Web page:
## Generalized Least Squares (GLS)

The usual Ordinary Least Squares (OLS) method assigns equal weight (or importance) to each observation. But generalized least squares (GLS) take such information into account explicitly and are therefore capable of producing BLUE estimators.

Consider following two-variable model,

\begin{align}
Y_i &= \beta_1 + \beta_2 X_i + u_i\nonumber\\
\text{or}\\
Y_i &= \beta_1X_{0i} + \beta_2 X_i + u_i, \tag*{(eq1)}
\end{align}

where $X_{0i}=1$ for each $i$.

Assume that the heteroscedastic variance $\sigma_i^2$ is known:

\begin{align}
\frac{Y_i}{\sigma_i} &= \beta_1 \left(\frac{X_{0i}}{\sigma_i} \right)+\beta_2 \left(\frac{X_i}{\sigma_i}\right) +\left(\frac{u_i}{\sigma_i}\right)\\\nonumber
Y_i^* &= \beta_i^* X_{0i}^* + \beta_2^* X_i^* + u_i^*, \tag*{(eq2)}
\end{align}

where stared variables (variables having stars on them) are the original variable divided by the known $\sigma_i$. The stared coefficients are the transformed model’s parameters, distinguishing them from OLS parameters $\beta_1$ and $\beta_2$.

\begin{align*}
Var(u_i^*) &=E(u_i^{2*})=E\left(\frac{u_i}{\sigma_i}\right)^2\\
&=\frac{1}{\sigma_i^2}E(u_i^2) \tag*{$\because E(u_i)=0$}\\
&=\frac{1}{\sigma_i^2}\sigma_i^2 \tag*{$\because E(u_i^2)=\sigma_i^2$}=1, \text{which is a constant.}
\end{align*}

The variance of the transformed $u_i^*$ is now homoscedastic. Applying OLS to the transformed model (eq2) will produce estimators that are BLUE, that is, $\beta_1^*$ and $\beta_2^*$ are now BLUE while $\hat{\beta}_1$ and $\hat{\beta}_2$ not.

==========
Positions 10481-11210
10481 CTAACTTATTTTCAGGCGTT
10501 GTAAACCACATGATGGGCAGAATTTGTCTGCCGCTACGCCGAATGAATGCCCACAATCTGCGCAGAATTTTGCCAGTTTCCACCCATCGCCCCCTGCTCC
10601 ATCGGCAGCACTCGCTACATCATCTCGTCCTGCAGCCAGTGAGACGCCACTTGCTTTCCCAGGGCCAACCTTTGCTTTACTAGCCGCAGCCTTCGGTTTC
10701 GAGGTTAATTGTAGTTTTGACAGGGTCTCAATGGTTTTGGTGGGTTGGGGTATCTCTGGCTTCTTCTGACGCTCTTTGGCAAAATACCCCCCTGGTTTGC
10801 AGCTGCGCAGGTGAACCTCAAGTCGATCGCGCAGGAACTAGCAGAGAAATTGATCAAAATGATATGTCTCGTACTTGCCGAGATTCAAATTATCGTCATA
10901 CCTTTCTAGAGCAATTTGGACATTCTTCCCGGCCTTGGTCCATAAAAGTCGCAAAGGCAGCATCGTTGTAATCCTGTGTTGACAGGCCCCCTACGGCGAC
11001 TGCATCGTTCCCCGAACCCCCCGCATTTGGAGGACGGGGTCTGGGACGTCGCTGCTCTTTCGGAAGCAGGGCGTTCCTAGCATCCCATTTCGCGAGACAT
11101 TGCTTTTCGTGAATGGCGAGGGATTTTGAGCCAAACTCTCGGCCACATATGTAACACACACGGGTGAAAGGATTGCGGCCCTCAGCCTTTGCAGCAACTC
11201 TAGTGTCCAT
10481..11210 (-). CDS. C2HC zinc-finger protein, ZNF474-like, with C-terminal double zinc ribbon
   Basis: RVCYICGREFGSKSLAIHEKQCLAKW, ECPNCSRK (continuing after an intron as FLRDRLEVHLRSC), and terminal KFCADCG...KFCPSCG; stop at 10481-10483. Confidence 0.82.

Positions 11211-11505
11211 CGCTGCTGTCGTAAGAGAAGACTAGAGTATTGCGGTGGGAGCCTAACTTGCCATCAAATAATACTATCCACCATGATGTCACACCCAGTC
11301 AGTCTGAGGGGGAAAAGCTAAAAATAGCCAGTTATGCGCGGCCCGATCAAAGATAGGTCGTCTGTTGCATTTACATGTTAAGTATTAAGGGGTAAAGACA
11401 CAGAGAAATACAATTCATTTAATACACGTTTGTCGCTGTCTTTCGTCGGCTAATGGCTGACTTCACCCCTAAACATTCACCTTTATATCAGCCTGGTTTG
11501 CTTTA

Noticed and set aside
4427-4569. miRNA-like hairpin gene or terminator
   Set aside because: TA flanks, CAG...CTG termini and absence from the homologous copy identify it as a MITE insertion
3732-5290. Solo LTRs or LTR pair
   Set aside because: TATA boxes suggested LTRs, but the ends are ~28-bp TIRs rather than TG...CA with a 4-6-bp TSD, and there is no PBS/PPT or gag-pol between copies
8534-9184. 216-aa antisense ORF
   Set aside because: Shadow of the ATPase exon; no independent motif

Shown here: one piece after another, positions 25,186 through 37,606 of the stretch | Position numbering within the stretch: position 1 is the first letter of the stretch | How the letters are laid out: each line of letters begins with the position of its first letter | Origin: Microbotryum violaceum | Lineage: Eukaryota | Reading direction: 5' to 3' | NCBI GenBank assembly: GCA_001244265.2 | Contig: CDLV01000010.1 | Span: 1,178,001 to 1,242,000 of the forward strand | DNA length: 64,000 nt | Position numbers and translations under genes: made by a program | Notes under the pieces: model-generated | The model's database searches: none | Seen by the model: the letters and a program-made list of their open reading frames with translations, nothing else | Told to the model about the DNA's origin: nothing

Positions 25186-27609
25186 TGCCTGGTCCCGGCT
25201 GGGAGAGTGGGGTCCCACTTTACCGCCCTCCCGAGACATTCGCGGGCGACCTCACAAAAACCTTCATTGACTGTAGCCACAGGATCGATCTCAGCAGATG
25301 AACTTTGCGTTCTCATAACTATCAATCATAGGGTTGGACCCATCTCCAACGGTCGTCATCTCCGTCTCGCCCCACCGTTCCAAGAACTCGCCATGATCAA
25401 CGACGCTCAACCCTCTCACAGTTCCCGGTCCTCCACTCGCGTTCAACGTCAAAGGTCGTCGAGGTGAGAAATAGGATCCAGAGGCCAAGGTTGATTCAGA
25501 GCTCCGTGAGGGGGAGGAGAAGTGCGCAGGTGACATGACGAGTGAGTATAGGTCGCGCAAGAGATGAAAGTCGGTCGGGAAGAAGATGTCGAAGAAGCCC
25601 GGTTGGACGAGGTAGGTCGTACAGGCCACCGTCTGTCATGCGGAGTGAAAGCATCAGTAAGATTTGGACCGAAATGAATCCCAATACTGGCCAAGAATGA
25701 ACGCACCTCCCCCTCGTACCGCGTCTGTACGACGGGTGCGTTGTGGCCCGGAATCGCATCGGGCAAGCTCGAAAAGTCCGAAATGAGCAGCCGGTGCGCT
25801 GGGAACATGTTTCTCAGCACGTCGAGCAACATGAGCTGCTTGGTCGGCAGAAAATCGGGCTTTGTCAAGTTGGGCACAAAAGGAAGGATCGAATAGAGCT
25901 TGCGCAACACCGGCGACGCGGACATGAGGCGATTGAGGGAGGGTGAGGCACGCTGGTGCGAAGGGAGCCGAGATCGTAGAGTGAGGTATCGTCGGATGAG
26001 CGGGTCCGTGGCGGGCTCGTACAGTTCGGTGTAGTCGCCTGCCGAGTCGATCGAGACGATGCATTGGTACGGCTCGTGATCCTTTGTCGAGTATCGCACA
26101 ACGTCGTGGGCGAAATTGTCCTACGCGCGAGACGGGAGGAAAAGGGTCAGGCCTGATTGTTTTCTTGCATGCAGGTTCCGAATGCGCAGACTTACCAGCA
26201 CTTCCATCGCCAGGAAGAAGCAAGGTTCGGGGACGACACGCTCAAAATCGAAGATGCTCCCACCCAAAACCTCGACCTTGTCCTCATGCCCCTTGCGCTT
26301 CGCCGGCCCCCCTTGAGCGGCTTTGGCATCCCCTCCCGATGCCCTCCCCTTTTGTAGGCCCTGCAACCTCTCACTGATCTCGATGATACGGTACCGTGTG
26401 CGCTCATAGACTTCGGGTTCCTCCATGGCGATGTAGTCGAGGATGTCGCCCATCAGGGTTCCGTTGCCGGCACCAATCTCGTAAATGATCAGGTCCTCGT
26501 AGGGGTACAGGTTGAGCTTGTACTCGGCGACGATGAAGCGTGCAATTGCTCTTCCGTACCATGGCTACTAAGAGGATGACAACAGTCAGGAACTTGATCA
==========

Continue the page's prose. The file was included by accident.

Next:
## Generalized Least Squares (GLS) Method

The procedure of transforming the original variable in such a way that the transformed variables satisfy the assumption of the classical model and then applying OLS to them is known as the Generalized Least Squares (GLS) method.

The Generalized Least Squares (GLS) are Ordinary Least squares (OLS) on the transformed variables that satisfy the standard LS assumptions. The estimators obtained are known as GLS estimators and are BLUE.

To obtain a Generalized Least Squares Estimator we minimize

\begin{align}
\sum \hat{u}_i^{*2} &= \sum \left(Y_i^* =\hat{\beta}_1^* X_{0i}^* – \hat{\beta}_2^* X_i^* \right)^2\nonumber\\
\text{That is}\\
\sum \left(\frac{\hat{u}_i}{\sigma_i}\right)^2 &=\sum \left[\frac{Y_i}{\sigma_i} – \hat{\beta}_1^* \left(\frac{X_{0i}}{\sigma_i}\right) -\hat{\beta}_2^*\left(\frac{X_i}{\sigma_i}\right) \right]^2 \tag*{(eq3)}\\
\sum w_i \hat{u}_i^2 &=\sum w_i(Y_i-\hat{\beta}_1^* X_{0i} -\hat{\beta}_2^*X_i)^2 \tag*{(eq4)}
\end{align}

The GLS estimator of $\hat{\beta}_2^*$ is

\begin{align*}
\hat{\beta}_2^* &= \frac{(\sum w_i)(\sum w_i X_iY_i)-(\sum w_i X_i)(\sum w_iY_i) }{(\sum w_i)(\sum w_iX_i^2)-(\sum w_iX_i)^2} \\
Var(\hat{\beta}_2^*) &=\frac{\sum w_i}{(\sum w_i)(\sum w_iX_i^2)-(\sum w_iX_i)^2},\\
\text{where $w_i=\frac{1}{\sigma_i^2}$}
\end{align*}

Difference between GLS and OLS

In GLS, a weighted sum of residual squares is minimized with $w_i=\frac{1}{\sigma}_i^2$ acting as the weights, but in OLS an unweighted (or equally weighted residual sum of squares) is minimized. From equation (eq3), in GLS the weight assigned to each observation is inversely proportional to its $\sigma_i$, that is, observations coming from a population with larger $\sigma_i$ will get relatively smaller weight, and those from a population with $\sigma_i$ will get proportionately larger weight in minimizing the RSS (eq4).

Since equation (eq4) minimized a weighted RSS, it is known as weighted least squares (WLS), and the estimators obtained are known as WLS estimators.